Sit Right Back and You’ll Hear a Tale
Was Lovey a ciggie-smoking ‘20s flapper before marrying Thurston Howell III? Could the Professor actually have been the fiendish force behind every nefarious conspiracy of the past half-century? And did Ginger really pay the rent doing modeling shoots with pinup queen Bettie Page before hitting it big as a “mooooovie star?” These aren’t the ruminations of a coffee-addled slacker, but the basis for the seven tales that make up Tom Carson’s literary fantasia of a novel, “Gilligan’s Wake,” a heady brew of literary and pop culture allusion loosely anchored to the seven “Gilligan’s Island” castaways (the first character is even referred to once as Maynard Krebs, Bob Denver’s pre-Gilligan beatnik persona in “The Many Loves of Dobie Gillis”). The critical accolades are rolling in, but forget that--more importantly, “Gilligan’s Island” creator Sherwood Schwartz approves. Herewith, the author, a former LA Weekly and current Esquire columnist, explains whether he comes to bury culture or to praise it.
Your book title references a TV show you admit only passing familiarity with, plus a literary masterpiece you haven’t completely read. Discuss.
What I said was I never had much attachment for “Gilligan’s Island.” Even if you can’t recall a single episode, those seven characters are branded into your brain. [As for] “Finnegans Wake” [by James Joyce], besides liking the collision of the high priest of literature with this notoriously inane ‘60s sitcom, I had read enough of “Finnegans Wake” to know that Joyce was trying to dramatize the cycles of history through one man’s unconscious in one night of sleep. In our imaginations in the 20th century, history and pop culture and characters from our favorite novels do sort of get mulched together. I could imagine that the Skipper was in the PT boats during WWII with the young JFK and McHale from “McHale’s Navy.” Our collective memory makes these things part of the same emotional landscape.
If the book sells, would that say good things about American literary culture or does it sound the death knell?
[Laughs.] I would love to say death knell. I don’t like these rigid classifications of literature that is worth taking seriously and popular culture that is drivel. I also don’t like the academic discovery of pop culture. That’s almost as much of a distortion as dismissing it as garbage. What I love about pop culture is the way the audience uses it. Those seven vivid cartoons all trapped together as castaways on a desert island--that cannot help but have a poetic resonance. The difference between “Gilligan’s Island” and “Waiting for Godot” is of degree, not kind.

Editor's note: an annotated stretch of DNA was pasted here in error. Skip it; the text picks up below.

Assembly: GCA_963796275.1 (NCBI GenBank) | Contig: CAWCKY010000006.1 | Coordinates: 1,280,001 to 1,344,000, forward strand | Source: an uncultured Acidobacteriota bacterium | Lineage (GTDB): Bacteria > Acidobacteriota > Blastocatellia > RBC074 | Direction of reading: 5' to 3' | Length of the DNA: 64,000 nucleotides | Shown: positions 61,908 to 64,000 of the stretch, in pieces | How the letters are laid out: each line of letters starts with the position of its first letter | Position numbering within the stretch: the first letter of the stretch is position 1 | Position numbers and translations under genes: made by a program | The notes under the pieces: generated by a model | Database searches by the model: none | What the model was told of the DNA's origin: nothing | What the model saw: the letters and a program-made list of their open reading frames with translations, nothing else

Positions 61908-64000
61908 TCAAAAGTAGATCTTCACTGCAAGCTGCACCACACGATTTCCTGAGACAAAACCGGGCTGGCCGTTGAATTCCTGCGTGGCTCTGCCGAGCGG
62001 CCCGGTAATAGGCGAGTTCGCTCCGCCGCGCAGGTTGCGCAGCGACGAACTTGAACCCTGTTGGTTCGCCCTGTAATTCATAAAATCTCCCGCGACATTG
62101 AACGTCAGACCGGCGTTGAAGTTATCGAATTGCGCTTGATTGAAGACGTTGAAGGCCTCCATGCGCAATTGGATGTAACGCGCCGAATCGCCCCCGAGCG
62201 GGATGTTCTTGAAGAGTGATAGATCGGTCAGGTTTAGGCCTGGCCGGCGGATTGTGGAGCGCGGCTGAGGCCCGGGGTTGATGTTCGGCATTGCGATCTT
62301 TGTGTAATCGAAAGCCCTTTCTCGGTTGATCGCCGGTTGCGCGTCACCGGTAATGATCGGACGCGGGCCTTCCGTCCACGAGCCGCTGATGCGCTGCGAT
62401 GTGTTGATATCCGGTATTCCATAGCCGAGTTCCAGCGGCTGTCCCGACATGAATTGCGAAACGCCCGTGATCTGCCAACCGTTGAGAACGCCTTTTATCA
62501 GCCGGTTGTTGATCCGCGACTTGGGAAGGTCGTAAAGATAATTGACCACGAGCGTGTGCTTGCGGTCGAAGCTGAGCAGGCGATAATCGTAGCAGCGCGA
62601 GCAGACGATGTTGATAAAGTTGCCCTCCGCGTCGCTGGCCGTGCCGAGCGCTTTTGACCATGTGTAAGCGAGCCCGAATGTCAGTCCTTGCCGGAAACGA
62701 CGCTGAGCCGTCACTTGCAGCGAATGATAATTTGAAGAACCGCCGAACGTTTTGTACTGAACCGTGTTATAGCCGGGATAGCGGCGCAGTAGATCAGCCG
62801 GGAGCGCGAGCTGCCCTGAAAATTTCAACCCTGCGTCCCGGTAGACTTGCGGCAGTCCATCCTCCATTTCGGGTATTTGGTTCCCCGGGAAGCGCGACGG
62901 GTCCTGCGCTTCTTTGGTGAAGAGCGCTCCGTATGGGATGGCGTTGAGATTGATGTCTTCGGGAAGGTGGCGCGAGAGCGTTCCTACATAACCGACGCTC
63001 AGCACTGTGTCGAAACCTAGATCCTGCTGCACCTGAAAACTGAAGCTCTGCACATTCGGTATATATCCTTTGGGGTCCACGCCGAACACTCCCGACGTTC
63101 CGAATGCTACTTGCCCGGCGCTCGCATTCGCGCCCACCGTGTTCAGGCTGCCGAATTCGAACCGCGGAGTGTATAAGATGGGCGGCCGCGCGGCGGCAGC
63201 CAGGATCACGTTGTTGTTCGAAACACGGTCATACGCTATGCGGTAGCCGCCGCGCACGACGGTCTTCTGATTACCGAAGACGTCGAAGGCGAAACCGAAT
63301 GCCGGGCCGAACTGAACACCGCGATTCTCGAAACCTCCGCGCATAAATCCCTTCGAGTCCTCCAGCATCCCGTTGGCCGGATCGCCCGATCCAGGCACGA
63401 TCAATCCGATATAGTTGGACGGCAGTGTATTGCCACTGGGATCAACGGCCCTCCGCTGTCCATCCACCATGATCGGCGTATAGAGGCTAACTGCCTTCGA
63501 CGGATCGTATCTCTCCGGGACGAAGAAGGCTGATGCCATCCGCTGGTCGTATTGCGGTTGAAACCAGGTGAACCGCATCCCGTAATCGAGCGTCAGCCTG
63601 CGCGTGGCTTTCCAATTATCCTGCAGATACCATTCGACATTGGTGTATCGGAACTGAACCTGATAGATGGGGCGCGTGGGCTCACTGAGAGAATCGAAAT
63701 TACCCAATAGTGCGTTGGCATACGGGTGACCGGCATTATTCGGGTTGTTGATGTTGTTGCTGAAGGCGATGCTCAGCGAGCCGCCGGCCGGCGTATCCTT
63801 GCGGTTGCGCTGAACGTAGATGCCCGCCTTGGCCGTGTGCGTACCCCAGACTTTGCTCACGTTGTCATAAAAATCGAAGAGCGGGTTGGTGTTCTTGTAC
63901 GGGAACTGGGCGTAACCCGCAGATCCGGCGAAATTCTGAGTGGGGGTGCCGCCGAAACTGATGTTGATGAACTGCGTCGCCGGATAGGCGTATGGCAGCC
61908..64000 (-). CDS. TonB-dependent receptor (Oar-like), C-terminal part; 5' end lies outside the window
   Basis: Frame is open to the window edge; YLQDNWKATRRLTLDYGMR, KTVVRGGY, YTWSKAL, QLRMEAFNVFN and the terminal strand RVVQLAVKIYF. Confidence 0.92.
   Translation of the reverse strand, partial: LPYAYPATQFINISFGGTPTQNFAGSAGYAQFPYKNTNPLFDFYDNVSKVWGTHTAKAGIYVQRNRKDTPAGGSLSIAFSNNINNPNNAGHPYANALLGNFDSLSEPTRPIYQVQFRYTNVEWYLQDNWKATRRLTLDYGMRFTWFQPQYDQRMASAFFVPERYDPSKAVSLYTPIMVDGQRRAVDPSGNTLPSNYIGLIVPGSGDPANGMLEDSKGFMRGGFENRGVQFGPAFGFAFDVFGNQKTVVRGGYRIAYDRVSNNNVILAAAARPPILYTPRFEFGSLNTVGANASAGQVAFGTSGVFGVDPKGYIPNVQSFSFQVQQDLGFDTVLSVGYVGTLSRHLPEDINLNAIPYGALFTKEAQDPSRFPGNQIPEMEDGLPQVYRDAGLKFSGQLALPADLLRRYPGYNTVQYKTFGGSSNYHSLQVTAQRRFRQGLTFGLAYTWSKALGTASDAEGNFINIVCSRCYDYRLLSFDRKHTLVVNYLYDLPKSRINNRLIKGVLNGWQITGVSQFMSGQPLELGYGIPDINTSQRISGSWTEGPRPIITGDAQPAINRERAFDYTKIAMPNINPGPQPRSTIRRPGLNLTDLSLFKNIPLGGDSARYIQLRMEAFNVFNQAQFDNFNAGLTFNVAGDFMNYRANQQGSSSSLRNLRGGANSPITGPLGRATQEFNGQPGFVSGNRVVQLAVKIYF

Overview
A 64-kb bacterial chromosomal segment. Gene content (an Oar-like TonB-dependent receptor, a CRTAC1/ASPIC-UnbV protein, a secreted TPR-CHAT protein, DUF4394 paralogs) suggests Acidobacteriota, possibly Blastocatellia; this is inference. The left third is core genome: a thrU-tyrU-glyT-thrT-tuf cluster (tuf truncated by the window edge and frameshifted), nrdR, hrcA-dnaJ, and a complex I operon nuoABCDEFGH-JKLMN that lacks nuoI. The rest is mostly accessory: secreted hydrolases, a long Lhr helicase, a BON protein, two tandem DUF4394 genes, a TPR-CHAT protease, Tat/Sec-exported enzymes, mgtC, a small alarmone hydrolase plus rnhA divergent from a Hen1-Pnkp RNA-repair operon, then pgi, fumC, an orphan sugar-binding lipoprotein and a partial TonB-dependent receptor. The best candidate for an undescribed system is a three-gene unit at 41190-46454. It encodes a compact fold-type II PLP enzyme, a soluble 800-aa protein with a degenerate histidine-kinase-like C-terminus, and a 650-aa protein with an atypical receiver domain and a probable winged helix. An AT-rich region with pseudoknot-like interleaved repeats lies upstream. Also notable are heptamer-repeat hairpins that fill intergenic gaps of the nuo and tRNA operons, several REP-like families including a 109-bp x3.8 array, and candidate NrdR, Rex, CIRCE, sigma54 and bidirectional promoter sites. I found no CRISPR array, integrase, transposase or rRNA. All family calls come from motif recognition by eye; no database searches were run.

You’ve been living on the East Coast for 10 years. What’s it like returning to the pop culture cauldron as an author on a book tour?
Well, that’s the cliche. In many ways, L.A. is a more civilized city than New York. L.A. has better bookstores. Every time I come out here, I try to set aside half a day just to go book shopping. Of course L.A. is the Plymouth Rock of pop culture. But that’s my meat as a critic and journalist.
Back in your LA Weekly days, weren’t you a TV critic who didn’t really like TV?
What I didn’t like was the conventional notion of quality TV, the middlebrow gamut that goes from Steven Bochco to PBS. I championed “The Simpsons” when more established TV critics were treating it as another vulgar show from Fox. Another show I wrote in favor of was "[Beverly Hills] 90210.” Tom Shales wouldn’t be caught dead saying nice things about “90210.”
Your upbringing placed you outside looking in at pop culture. Did this influence the book?
My father was a State Department foreign service officer stationed in West Africa in the early ‘60s. I had absolutely no access to American culture. No television. No movies. I got to West Berlin when I was 7 or 8. Thanks to the Army PX, at least I had access to Marvel comics and, very importantly, Mad magazine. I learned about American culture by reading the parody first. Which may explain a lot.
The name “Gilligan” never appears in the text except as an anagram.
I was trying to hint at my elusive shadow narrator cropping up in the margins of everybody else’s story. Beyond that, I liked the idea of “Gilligan” as the unpronounceable name, like Yahweh from the Old Testament or Voldemort from the Harry Potter book.
Have any “Gilligan” fans objected to the liberties you take with the characters?
I have not run across those readers yet. I certainly would not be surprised if they did take umbrage. You think of those people who were ready to storm Hollywood because they cast Tobey Maguire as Spider-Man. If they got enraged about that, they’ll be coming for me with pitchforks.